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AU funds research networks that will contribute to the UN’s Sustainable Development Goals

Two new network projects at Aarhus University have been established in order to generate new knowledge that can help society achieve the UN’s Sustainable Development Goals (SDGs). The networks are funded by the Committee for Research and External Cooperation at AU with DKK 1 million each.

The two newly established research networks at AU have both global and local aspects.

The first project, “New Foods for Physical and Mental Well-Being”, is working with several partners in countries such as New Zealand, France, Canada and Denmark – including Aarhus Municipality – to conduct research on and develop sustainable food production, with the specific purpose of improving the well-being of disadvantaged citizens. The project is headed by Professor Milena Corredig who is the centre director of Aarhus University’s Centre for Innovative Food Research (iFood).

“Inequalities can at times be prevented by identifying how to provide affordable, accessible and appropriate nutrition and diets. The network will focus on growing evidence based food innovation towards maintaining the physical and mental health and well-being of individuals, at any stage of life,” says Professor Milena Corredig.

The second project, “Overcoming the Challenges of a Circular Economy”, will conduct research into circular economy and how this approach can contribute to the SDGs. The network’s partners include Aarhus BSS, Arhus University Hospital, Herning Municipality and Dansk Affald. The project is headed by Professor Sanne Wøhlk from the Department of Economics and Business Economics.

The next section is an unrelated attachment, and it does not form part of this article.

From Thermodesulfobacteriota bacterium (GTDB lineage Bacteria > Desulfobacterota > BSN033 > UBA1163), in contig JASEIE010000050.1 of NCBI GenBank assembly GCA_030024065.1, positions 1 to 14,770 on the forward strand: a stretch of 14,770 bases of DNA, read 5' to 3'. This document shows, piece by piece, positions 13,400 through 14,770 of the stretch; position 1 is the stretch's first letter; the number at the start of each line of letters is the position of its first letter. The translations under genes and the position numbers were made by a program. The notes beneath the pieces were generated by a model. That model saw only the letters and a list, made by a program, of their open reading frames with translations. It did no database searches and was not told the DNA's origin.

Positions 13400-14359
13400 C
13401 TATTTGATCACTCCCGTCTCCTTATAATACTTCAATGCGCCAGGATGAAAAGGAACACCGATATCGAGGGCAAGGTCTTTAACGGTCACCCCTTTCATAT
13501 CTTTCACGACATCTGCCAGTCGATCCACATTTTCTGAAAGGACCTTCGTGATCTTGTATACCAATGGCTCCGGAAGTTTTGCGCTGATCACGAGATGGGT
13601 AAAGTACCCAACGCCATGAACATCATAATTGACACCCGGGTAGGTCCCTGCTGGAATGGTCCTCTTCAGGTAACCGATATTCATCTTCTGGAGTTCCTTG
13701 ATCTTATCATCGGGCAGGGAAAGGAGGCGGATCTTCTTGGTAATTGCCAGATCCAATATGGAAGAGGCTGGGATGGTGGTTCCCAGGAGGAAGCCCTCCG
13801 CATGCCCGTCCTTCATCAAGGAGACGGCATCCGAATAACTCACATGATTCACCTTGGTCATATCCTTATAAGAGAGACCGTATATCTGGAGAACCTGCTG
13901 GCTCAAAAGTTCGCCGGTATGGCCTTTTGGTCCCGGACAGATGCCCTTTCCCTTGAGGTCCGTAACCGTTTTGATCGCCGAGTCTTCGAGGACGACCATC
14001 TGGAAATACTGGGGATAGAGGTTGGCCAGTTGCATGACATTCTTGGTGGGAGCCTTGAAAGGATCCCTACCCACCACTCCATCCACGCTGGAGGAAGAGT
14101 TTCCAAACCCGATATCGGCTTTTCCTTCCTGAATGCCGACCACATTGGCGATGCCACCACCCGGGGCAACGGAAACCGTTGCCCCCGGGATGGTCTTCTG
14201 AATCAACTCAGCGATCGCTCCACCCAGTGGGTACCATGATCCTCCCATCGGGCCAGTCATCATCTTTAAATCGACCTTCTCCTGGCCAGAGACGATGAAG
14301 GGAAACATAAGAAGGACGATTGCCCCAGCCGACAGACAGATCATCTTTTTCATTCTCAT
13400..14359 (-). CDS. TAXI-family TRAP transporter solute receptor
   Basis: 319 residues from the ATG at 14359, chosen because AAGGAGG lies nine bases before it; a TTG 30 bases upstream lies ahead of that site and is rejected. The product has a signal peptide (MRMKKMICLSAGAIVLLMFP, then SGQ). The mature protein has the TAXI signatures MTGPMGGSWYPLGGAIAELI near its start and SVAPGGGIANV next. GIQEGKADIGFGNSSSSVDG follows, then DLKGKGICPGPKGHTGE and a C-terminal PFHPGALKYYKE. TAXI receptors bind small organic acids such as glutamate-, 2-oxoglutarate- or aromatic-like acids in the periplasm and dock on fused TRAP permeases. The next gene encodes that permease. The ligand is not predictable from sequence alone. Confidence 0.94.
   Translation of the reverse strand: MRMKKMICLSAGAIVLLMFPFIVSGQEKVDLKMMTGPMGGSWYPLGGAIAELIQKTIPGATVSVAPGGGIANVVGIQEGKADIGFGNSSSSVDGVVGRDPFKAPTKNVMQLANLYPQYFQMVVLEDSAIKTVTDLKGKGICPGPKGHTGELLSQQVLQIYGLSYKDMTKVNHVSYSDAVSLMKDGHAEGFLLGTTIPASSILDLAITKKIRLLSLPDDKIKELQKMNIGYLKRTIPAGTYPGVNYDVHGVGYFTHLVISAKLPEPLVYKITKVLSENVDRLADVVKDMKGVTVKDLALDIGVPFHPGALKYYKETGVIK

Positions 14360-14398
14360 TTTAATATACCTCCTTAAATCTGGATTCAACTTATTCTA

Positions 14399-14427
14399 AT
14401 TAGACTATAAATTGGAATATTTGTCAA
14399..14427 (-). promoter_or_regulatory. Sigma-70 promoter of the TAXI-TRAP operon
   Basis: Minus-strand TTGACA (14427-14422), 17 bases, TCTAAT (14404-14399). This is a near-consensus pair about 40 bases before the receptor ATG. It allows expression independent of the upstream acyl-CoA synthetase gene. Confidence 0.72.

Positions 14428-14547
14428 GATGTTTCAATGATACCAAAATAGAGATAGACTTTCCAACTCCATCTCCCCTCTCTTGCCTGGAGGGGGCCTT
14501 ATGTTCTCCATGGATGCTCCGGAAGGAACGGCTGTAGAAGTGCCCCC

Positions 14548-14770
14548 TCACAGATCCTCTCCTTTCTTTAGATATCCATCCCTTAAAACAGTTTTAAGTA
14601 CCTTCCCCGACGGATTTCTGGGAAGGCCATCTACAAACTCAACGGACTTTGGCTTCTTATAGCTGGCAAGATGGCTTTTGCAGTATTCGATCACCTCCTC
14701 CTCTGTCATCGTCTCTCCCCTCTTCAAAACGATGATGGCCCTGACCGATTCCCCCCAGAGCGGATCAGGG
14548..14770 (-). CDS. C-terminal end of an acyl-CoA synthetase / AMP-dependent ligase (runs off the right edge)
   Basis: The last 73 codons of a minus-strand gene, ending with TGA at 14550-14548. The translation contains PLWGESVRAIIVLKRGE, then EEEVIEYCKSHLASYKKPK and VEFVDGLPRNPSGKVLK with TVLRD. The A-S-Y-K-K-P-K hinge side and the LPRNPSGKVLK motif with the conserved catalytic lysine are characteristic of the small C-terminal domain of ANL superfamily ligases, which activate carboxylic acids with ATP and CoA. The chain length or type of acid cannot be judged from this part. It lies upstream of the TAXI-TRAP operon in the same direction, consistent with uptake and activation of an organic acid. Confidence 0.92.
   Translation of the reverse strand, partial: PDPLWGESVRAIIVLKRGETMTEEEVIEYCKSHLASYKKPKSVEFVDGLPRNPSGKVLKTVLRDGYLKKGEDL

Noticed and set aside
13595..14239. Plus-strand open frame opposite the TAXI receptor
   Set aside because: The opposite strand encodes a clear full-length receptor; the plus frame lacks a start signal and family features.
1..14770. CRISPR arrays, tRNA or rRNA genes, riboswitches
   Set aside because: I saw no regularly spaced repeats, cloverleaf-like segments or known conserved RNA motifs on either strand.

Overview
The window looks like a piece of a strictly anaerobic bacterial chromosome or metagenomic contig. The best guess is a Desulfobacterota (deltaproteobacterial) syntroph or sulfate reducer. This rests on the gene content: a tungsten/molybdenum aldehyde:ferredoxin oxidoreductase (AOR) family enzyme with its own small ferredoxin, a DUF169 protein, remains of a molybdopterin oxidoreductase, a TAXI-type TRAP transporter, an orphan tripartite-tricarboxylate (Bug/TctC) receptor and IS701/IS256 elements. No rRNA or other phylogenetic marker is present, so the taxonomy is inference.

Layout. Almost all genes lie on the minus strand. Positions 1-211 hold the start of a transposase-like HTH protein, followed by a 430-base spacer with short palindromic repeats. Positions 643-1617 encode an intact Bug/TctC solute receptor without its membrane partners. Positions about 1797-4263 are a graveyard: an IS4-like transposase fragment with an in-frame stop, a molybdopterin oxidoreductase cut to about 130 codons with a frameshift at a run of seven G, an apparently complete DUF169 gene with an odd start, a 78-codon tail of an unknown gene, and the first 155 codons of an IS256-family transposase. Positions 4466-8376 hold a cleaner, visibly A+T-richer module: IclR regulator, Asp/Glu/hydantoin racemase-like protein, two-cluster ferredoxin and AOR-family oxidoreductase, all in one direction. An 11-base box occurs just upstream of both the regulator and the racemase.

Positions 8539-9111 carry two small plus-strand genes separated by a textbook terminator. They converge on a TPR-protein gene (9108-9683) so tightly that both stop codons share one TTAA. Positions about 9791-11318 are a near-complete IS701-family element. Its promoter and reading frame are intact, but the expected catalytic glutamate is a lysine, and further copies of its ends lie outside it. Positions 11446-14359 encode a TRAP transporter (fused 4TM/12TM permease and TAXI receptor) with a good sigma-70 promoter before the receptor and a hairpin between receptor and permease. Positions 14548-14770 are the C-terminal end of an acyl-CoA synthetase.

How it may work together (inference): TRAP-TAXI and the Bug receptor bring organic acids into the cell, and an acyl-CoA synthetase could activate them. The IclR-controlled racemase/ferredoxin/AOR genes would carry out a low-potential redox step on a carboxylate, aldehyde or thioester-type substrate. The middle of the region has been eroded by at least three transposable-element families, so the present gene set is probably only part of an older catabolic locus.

“By now, it is a well-known fact that society needs to move from a linear to a circular resource consumption. The goal of this research project – in close collaboration with our partners from the industry – is to address some of the challenges of a circular economy,” says Professor Sanne Wøhlk.

AU’s senior management is looking forward to following the work of the newly established interdisciplinary networks – and also stresses how important it is for the university to contribute to the work with the UN’s Sustainable Development Goals.

“In connection with the SDG conference here at AU earlier this year, we decided to establish research networks with a particular focus on the UN SDGs. As a university, it is important that we play a role in achieving these goals, and so I am very much looking forward to following these two exciting new projects,” says Rector Brian Bech Nielsen, who is also the chair of the Committee for Research and External Cooperation at AU.

The two network projects are both funded by the Committee for Research and External Cooperation at AU with approx. DKK 1 million each over a two-year period – from mid-2019 to mid-2021.


In connection with the sustainability conference at AU in February 2019, the Committee for Research and External Cooperation (UFFE) announced that they would fund two or three networks based on partnerships between AU, government agencies and institutions and the business community.

The search criteria included that the network should address at least one of the SDGs, should demonstrate a possibility for additional external funding and demonstrate the project’s sustainability beyond the grant period.  

UFFE received a total of 12 applications for establishing networks – and two of the promising projects have now been selected to receive funding for a two-year period.